Four years in the making
Five dancers move across the stage, arms linked. Their movements are detached and separate, but they move as one entity.
This is “Offbeat,” a collaborative dance performance choreographed by senior dance majors. Like the dancers on stage, it is composed of separate pieces that come together to create a performance that emphasizes the cohesiveness of the dancers.
The performance is a representation of dancers’ college careers, a journey many of them undertook together, senior dance performance major Lara Friedman said.
“We have all gone through a series of compositions, that’s our choreography classes, and actually my class is the first class to go through all five…so we’ve just incorporated all the tools we’ve learned for the past four years,” Friedman said.
“Offbeat” has undergone many edits since the first draft showing last semester. The dancers received feedback from the faculty and were expected to revise their pieces as well as add costumes and lighting cues.
Assistant Professor in the Department of Dance Linda-Denise Fisher-Harrell was one who assisted students.
“They have to dream up a vision, they have to submit a proposal of what they’re going to do. They have to submit their music. We critique each other,” Fisher-Harrell said.
“Offbeat” is composed of two halves, an A and B program. Eighteen pieces are in the show, all composed by different seniors in the department.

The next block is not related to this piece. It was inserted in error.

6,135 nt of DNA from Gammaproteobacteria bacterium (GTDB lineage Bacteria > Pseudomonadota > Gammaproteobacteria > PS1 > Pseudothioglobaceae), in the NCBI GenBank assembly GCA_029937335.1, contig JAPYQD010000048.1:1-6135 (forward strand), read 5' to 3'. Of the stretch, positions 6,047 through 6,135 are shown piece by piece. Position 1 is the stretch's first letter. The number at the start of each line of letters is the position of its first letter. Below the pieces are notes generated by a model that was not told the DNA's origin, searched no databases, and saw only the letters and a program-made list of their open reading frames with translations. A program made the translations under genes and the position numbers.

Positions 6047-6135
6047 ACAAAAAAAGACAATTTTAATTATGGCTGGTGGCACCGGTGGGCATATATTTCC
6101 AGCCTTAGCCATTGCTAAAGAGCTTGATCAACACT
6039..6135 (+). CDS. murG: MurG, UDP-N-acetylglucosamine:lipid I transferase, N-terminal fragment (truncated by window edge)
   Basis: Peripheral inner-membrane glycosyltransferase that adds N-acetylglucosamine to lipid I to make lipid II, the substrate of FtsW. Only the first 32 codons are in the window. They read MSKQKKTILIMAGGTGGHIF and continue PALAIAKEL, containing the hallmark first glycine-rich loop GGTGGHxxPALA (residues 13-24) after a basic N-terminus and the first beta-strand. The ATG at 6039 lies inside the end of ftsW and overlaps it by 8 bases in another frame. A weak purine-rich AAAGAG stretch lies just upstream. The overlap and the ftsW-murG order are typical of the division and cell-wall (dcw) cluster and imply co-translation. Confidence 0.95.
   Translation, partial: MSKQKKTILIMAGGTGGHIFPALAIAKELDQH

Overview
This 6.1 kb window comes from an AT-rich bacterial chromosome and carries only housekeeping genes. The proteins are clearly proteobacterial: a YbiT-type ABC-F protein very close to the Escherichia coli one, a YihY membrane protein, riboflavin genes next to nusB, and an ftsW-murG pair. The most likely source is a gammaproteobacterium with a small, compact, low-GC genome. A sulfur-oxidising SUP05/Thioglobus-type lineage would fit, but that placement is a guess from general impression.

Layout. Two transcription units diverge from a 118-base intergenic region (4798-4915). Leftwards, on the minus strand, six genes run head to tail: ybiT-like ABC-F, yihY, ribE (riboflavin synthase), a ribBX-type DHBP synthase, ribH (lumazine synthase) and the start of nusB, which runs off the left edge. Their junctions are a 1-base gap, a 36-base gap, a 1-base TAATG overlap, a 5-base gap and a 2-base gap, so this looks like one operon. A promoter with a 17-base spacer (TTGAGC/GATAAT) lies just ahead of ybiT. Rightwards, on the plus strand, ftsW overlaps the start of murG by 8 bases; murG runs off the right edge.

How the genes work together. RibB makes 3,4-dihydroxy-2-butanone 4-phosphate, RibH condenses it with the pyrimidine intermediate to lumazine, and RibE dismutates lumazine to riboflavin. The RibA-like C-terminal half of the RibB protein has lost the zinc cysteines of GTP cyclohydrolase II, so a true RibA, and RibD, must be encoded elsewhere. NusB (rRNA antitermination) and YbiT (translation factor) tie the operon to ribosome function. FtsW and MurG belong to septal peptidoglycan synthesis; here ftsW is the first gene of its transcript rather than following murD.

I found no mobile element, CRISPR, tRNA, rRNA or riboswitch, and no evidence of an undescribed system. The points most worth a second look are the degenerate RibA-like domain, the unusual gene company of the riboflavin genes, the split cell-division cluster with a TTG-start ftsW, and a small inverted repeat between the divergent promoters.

Senior dance performance major Eric Lehn’s piece is titled “Extract Project.” Lehn said that because this is the only entirely student-run show, the work has been challenging.
“This is the only concert that is all the senior-choreographed,” he said. “The other shows that we have in the department will be some teacher [choreographing] or will have a master come in and choreograph.”
Friedman attested to the pressure that “Offbeat” put on the students.
Friedman, whose piece is called “Unflickering Wounds Will Heal,” also danced in two of her fellow seniors’ pieces.
Her piece was one about different forms of abuse and suffering, such as domestic violence and breast cancer.
Friedman said that working on it was an emotional experience, but that she never doubted that her fellow seniors were there for her.
“It was crazy chaotic…we had our winter break and literally had maybe three weeks to do a whole revision on our piece, everyone changed them significantly, and then this weekend we’re performing,” Friedman said.
The pieces evolved drastically since their draft performances, Fiedman said. In addition to changes the students made to their musical selection and tweaks in choreography, seniors were required to add lights and costumes that were not in use in the beginning stages of planning.
“Lighting helps because it draws the audience’s attention to where we want them to look and then the costumes bring out characterization,” she said.
Fisher-Harrell said despite the stress the dancers faced, she noticed that working on the project helped foster a sense of community among them.
“[They were] very supportive of one another at all times. Positive feedback but also they weren’t afraid to give negative feedback as well, it was all constructive,” Fisher-Harrell said.
The bond that the seniors share from collaborating on “Offbeat” is one that is apparent on stage, Friedman said, as in each piece the dancers go their separate ways, sometimes moving offbeat, sometimes exiting the stage, but always coming back together in sync.
Friedman said she hopes Towson students will come to see the performance and appreciate how much the seniors have invested in their work.
“I hope that they gain a better recognition of the dance department. I hope that they realize how much hard work and time and commitment we put into these performances and our passion,” she said.